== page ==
By Jenny W. Hsu

Crude futures rose slightly in Asia on Monday as the U.S. government was poised to scrap a rule that calls for transparency on payments by energy and metals firms to foreign governments.

If approved, the change would mean fewer restrictions on American energy companies investing in foreign countries.

On the New York Mercantile Exchange, light, sweet crude futures for delivery in March traded at $53.89 a barrel at 0233 GMT, up $0.06 in the Globex electronic session. April Brent crude on London's ICE Futures exchange rose $0.06 to $56.87 a barrel.

Over the weekend, crude oil pivoted higher as energy investors digested the news that the Trump administration is prepared to roll back the Dodd-Frank Act, including nullifying the requirement for extractive-industry corporations, such as oil and gas companies, to disclose their payments to foreign governments, said the Singapore-based Oversea-Chinese Banking Corp. in a note.

The Security and Exchange Commission's transparency rule went into effect in 2010. The intention was to reduce corruption in resource-rich countries by requiring energy and mining companies to account for the royalties and payments they make to those foreign governments.

The White House said the SEC rule "would impose unreasonable compliance costs on American energy companies that are not justified by quantifiable benefits."

"Moreover, American businesses could face a competitive disadvantage in cases where their foreign competitors are not subject to similar rules," the White House said.

Analysts say tension between the U.S. and Iran is also keeping prices on the rise.

"While the move by the U.S. to impose new restrictions on Iran for testing a ballistic missile, it does raise the risk of further tensions disrupting supply," said a report by ANZ Research.

Iran, which produces around 3.7 million barrels a day, was welcomed back to the global oil markets in January last year after the U.S. lifted the sanctions against its oil exports. Even though the country is a participant in a production-cutback deal spearheaded by the Organization of the Petroleum Exporting Countries, Tehran is said to be aggressively seeking fresh investment to help jumpstart its antiquated petroleum industry. A reinstatement of sanctions would derail its plan.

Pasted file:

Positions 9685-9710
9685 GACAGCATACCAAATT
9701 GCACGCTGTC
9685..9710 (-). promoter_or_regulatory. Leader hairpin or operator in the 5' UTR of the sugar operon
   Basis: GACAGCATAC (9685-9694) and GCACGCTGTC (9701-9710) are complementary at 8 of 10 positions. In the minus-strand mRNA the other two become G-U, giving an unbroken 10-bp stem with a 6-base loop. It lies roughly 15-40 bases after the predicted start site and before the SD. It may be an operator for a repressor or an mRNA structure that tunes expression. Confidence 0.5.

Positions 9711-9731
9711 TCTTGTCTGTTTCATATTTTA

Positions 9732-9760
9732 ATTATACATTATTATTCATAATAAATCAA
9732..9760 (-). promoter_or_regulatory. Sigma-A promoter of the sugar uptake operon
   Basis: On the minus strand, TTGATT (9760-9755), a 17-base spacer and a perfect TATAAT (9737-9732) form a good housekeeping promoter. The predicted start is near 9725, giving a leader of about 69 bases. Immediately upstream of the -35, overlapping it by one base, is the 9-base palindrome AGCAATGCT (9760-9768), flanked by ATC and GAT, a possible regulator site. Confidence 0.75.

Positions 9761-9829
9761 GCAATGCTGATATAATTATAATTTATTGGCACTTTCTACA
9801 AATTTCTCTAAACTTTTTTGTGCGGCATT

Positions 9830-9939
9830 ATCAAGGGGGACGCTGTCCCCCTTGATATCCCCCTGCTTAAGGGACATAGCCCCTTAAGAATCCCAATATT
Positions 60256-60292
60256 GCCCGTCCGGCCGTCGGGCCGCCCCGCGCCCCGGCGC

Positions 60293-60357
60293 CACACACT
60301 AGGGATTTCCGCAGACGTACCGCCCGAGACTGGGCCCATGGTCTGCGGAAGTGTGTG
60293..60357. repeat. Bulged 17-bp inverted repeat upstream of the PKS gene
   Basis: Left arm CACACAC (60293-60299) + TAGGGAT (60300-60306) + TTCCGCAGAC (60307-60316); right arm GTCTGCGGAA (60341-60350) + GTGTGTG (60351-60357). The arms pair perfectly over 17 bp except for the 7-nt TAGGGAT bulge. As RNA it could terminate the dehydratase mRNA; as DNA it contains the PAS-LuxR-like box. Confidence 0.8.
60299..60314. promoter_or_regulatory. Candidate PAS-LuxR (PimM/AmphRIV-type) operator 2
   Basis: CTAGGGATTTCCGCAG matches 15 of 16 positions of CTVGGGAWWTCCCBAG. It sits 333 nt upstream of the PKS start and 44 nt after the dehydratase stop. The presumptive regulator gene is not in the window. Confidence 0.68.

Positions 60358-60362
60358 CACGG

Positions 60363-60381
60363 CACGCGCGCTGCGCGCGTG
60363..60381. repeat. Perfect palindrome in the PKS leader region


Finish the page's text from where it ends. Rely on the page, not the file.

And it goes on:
Along with the geopolitical and policy upsides, analysts say the apparent success of the output-cut agreement forged late last year is also fueling optimism that oil-producing nations are serious about slowing down their production to boost global oil prices.

"The steadier tone in oil we are calling for is partly attributable to the fact that OPEC seems to have pulled a rather respectable production deal so far," said financial-service company INTL FCstone, suggesting the cartel and the 11 other non-OPEC producers have reached a 75% compliance level. OPEC's January production data will be released on Monday.

A downside, however, is the steady improvement in U.S. oil drilling. Data from oilfield-service firm Baker Hughes showed American oil operators added 17 active oil rigs there last week, bringing the total to 583. Analysts warn that as U.S. oil companies are returning to oil patches, OPEC's effort to push prices higher by reducing the global supply could be undermined.

Nymex reformulated gasoline blendstock for March--the benchmark gasoline contract--rose 132 points to $1.5669 a gallon, while March diesel traded at $1.6706, 55 points higher.

ICE gasoil for February changed hands at $0.00 a metric ton, unchanged from Friday's settlement.

(END) Dow Jones Newswires

February 05, 2017 23:00 ET (04:00 GMT)

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